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New Hampshire seeks to raise the tobacco sale age to 21

The American Heart Association has long supported evidence-based policies to reduce the rate of tobacco use among adults and youth. Eliminating the public’s exposure to second-hand smoke, with smoke-free workplaces, restaurants and bars has proven very successful and a policy that has been embraced by the public and lawmakers alike in New Hampshire. Increasing the price of tobacco by raising state excise tax has met limited success in NH, but also accompanies a drop in tobacco use by young people. However, NH still has the highest youth smoking rate in the Northeast. We know 95% of adult smokers began before the age of 21. The Institute of Medicine released a report in March which found raising the legal age to purchase tobacco to 21 would reduce youth access to tobacco. The rationale, much like it was for reducing alcohol use, is to create more social distance between those under age 18 and those legally able to purchase tobacco. Raising the legal age to 21 will reduce tobacco use among youth, save lives and reduce healthcare costs attributed to tobacco related illness. To learn more, find the IOM report online:

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Did you know: Congestive Heart Failure

Did you know: the number of Americans diagnosed with heart failure is expected to increase by nearly 40 percent during the next 15 years and the costs of managing the illness will almost double, according to a new report from the American Heart Association released last Tuesday.

Congestive heart failure is a chronic, progressive condition in which the heart is unable to pump enough blood to meet the body’s needs. It’s one of the most common heart diseases in the U.S., with more than 870,000 new cases reported annually. There are ways to manage and treat heart failure, but about half of all people die within five years of being diagnosed.

To learn more about CHF, click here.

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Lots of Support for Vermont Healthy Eating and Physical Activity Summit

Organizations across Vermont gathered on September 25th for a Healthy Eating and Physical Activity Summit to pledge to ensure that Vermont kids have access to healthy eating and physical activity in early care and afterschool programs.

Organizations including the YMCA, Vermont Afterschool, Vermont Department of Health, Vermont Department of Children and Families, Vermont Birth to Five, Building Bright Futures, Hunger Free Vermont, Vermont Association for health, Physical Education, Recreation and Dance, the American Cancer Society, the American Heart Association and many more spent the day planning how best to share their commitment to building a healthier present and future for Vermont’s children by creating environments rich in opportunities for healthy eating and physical activity.

Research shows that children’s proper brain development, lifelong ability to learn, and physical and mental health, depend upon daily access to quality nutrition and physical activity.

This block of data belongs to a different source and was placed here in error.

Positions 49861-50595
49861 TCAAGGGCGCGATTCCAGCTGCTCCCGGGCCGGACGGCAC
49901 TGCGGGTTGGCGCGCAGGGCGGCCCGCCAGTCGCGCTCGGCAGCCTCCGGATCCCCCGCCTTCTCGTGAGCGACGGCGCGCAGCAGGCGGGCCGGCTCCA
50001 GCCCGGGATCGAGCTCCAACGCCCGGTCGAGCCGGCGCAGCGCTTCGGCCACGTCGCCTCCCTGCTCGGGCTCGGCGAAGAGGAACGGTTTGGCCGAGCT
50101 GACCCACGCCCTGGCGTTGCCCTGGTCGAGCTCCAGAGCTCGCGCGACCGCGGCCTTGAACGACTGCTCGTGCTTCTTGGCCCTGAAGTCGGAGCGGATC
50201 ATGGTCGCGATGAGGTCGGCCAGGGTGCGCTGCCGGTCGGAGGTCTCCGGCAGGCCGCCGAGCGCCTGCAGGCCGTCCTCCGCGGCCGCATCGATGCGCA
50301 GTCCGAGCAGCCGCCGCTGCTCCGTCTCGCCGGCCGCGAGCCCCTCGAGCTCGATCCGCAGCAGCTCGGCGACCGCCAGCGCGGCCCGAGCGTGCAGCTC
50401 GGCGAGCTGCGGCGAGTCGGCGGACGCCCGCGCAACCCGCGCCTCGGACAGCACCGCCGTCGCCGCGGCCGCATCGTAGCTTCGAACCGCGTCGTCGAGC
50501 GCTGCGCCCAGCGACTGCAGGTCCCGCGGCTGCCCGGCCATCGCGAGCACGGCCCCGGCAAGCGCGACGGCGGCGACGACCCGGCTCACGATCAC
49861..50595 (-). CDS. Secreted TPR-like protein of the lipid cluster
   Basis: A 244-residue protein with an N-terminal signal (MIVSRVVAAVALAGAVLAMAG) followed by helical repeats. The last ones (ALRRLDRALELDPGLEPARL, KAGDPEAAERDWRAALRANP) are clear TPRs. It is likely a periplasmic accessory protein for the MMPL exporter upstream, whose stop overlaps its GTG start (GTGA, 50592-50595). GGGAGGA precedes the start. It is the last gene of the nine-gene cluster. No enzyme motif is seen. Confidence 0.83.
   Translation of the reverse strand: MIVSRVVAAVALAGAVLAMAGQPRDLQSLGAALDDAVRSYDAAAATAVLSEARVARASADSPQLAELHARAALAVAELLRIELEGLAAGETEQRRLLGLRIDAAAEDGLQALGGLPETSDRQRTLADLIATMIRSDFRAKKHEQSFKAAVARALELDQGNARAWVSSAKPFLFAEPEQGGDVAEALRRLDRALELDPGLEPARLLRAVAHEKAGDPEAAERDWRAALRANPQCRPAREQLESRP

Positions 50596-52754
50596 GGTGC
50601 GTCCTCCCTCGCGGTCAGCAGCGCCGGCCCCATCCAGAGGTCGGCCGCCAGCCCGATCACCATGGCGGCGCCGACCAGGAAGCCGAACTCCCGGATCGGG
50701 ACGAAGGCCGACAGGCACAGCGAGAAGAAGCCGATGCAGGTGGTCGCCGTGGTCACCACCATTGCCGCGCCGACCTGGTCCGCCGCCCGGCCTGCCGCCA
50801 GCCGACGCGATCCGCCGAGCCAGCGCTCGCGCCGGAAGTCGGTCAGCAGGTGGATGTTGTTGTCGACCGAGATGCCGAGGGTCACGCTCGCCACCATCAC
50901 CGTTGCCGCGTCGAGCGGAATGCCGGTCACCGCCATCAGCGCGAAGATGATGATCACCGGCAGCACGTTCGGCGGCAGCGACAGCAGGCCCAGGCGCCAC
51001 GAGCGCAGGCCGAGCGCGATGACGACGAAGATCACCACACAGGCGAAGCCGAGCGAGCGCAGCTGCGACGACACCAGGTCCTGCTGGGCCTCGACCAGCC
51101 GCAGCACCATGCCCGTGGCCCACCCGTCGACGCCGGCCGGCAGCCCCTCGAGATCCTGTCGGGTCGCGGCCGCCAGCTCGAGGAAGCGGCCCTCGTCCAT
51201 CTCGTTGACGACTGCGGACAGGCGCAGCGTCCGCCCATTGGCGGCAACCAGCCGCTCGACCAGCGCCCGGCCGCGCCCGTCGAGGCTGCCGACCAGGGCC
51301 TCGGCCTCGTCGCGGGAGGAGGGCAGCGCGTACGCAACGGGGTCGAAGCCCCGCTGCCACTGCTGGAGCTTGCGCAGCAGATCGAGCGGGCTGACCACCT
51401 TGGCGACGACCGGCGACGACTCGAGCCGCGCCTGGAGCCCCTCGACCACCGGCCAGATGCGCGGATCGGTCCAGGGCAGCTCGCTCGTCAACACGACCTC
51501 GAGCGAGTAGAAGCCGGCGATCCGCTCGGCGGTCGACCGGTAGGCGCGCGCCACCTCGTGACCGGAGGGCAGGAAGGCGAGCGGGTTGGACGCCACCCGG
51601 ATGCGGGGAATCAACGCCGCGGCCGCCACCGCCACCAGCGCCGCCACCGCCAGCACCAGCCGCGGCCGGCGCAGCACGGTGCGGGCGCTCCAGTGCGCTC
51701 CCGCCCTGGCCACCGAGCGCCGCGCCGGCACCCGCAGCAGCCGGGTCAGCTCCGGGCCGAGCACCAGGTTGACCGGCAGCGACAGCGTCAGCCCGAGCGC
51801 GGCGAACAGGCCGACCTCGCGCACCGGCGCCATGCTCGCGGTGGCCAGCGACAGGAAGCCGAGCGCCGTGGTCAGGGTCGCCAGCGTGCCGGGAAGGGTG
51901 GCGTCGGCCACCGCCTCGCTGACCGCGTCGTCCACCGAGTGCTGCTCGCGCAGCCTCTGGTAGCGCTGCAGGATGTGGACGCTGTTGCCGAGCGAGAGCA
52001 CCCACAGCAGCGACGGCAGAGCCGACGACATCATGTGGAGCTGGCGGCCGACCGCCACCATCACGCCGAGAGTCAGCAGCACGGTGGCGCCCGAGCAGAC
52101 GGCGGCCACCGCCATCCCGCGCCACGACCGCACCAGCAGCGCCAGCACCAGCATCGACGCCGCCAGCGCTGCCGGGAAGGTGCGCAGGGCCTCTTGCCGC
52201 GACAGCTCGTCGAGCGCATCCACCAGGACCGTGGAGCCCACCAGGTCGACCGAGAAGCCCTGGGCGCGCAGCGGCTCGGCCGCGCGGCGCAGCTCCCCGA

Keynote speaker Jessica Donze Black, a child nutrition expert with the Pew Charitable Trusts, encouraged organizations to do all they could to get kids starting healthy habits early, noting that the weight of a child at age 4 is predictive of the weight of that child over his/her lifetime.

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How Can NH Graduates Be CPR Smart?

There are now 27 states that require students receive training on how to properly administer cardiopulmonary resuscitation!  Many high schools in NH teach students CPR, but not ALL students are receiving hands-on training in schools across the state. The AHA wants New Hampshire to adopt the requirement that all students graduate high schools having been trained in CPR. When we do, Granite-staters will have ever-increasing odds that someone nearby will be able to respond with this life-saving skill. This school-year our decision-makers, from legislators down to local school boards, need to hear from advocates like you that CPR taught in schools will result in thousands of new lifesavers in our communities every year. Please join the movement by visiting to learn more about the American Heart Association’s CPR in Schools program.

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Payton Jones is Helping Other Kids Get a Healthy Start

There’s more to Payton Jones than meets the eye! This vibrant 14 year old is a survivor. After suffering a cardiac arrest at a swim meet three years ago as a result of an undiagnosed rare disease, Payton has been committed to helping fight heart disease.

She has formed a walk team and walked each year since her event in the American Heart Walk to help raise funds for life saving research.

Now, she’s joining forces with the AHA again to help kids get an early start on being healthy by helping us ensure that restaurants meet nutrition standards in their kids meals and eliminate sugary drinks from kids meals.

Come visit Payton at the advocacy table at our American Heart Walk at Oakledge Park on Flynn Avenue in Burlington from 8:30-11:30am on Saturday, September 26th and sign a petition urging state leaders to require nutrition standards for restaurant meals that are marketed to kids.

For more information on the walk go to: